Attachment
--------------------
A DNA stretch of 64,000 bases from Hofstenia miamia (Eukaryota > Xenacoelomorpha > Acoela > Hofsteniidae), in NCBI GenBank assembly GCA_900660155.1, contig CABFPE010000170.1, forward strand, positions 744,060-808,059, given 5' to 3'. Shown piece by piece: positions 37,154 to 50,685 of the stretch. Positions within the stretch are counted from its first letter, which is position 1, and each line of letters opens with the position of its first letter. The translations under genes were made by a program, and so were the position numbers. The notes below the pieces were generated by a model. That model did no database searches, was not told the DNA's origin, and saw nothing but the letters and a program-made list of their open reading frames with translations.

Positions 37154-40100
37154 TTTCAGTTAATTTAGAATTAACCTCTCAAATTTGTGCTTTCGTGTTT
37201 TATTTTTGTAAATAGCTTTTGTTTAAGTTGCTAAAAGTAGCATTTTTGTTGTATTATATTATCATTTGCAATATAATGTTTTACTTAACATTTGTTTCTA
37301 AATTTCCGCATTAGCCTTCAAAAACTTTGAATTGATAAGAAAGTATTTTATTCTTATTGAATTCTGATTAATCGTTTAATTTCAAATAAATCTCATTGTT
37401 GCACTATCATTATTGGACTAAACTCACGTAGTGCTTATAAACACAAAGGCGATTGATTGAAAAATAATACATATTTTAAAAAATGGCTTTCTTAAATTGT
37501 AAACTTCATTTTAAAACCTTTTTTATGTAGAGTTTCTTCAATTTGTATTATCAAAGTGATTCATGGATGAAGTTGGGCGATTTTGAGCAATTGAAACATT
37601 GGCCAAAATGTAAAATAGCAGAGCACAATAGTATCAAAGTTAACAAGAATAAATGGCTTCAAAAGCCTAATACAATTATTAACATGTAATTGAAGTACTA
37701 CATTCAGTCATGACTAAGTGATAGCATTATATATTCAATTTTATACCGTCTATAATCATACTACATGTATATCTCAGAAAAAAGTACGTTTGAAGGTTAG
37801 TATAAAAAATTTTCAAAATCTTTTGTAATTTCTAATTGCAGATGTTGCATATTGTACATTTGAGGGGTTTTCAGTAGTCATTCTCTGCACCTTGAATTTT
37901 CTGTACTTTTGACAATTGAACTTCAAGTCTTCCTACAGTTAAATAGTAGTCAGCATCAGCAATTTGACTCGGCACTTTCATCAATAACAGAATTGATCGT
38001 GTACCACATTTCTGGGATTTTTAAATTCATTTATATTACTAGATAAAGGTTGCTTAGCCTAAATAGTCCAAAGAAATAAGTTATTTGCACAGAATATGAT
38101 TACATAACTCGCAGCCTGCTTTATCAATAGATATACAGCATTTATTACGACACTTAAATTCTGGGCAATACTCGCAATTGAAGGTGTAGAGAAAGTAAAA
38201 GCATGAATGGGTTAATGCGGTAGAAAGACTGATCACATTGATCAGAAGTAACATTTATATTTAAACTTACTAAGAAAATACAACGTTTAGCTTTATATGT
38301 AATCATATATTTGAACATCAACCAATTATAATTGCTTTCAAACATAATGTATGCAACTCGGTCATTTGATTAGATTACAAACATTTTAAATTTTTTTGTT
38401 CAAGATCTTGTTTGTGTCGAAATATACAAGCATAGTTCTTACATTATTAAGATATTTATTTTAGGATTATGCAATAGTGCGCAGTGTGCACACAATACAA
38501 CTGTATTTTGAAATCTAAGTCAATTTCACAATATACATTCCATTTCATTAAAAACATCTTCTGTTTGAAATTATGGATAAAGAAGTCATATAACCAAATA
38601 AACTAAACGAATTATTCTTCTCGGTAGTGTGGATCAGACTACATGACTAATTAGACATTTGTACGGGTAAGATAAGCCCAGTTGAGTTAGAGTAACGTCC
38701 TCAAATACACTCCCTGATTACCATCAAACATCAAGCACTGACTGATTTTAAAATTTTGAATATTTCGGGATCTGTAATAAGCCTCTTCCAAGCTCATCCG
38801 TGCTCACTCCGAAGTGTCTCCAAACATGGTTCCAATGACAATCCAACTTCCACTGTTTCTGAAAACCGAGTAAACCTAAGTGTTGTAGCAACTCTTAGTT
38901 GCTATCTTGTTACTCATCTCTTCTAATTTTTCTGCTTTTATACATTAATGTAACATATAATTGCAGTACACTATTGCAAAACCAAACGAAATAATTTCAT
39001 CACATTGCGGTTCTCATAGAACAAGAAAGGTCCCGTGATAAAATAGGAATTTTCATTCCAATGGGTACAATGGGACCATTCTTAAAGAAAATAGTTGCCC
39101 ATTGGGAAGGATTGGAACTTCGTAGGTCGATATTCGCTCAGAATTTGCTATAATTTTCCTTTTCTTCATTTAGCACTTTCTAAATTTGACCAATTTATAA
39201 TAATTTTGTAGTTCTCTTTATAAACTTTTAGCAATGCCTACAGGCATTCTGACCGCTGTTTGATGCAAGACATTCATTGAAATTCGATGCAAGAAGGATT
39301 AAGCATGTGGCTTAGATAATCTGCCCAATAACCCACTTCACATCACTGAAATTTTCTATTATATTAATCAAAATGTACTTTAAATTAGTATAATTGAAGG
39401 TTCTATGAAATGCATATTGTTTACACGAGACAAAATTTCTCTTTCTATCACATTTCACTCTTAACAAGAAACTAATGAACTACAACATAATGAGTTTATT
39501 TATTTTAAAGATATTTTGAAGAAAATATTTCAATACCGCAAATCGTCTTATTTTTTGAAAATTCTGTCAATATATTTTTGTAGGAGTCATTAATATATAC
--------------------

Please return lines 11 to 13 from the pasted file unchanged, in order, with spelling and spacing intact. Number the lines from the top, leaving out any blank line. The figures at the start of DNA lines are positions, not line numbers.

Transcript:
37901 CTGTACTTTTGACAATTGAACTTCAAGTCTTCCTACAGTTAAATAGTAGTCAGCATCAGCAATTTGACTCGGCACTTTCATCAATAACAGAATTGATCGT
38001 GTACCACATTTCTGGGATTTTTAAATTCATTTATATTACTAGATAAAGGTTGCTTAGCCTAAATAGTCCAAAGAAATAAGTTATTTGCACAGAATATGAT
38101 TACATAACTCGCAGCCTGCTTTATCAATAGATATACAGCATTTATTACGACACTTAAATTCTGGGCAATACTCGCAATTGAAGGTGTAGAGAAAGTAAAA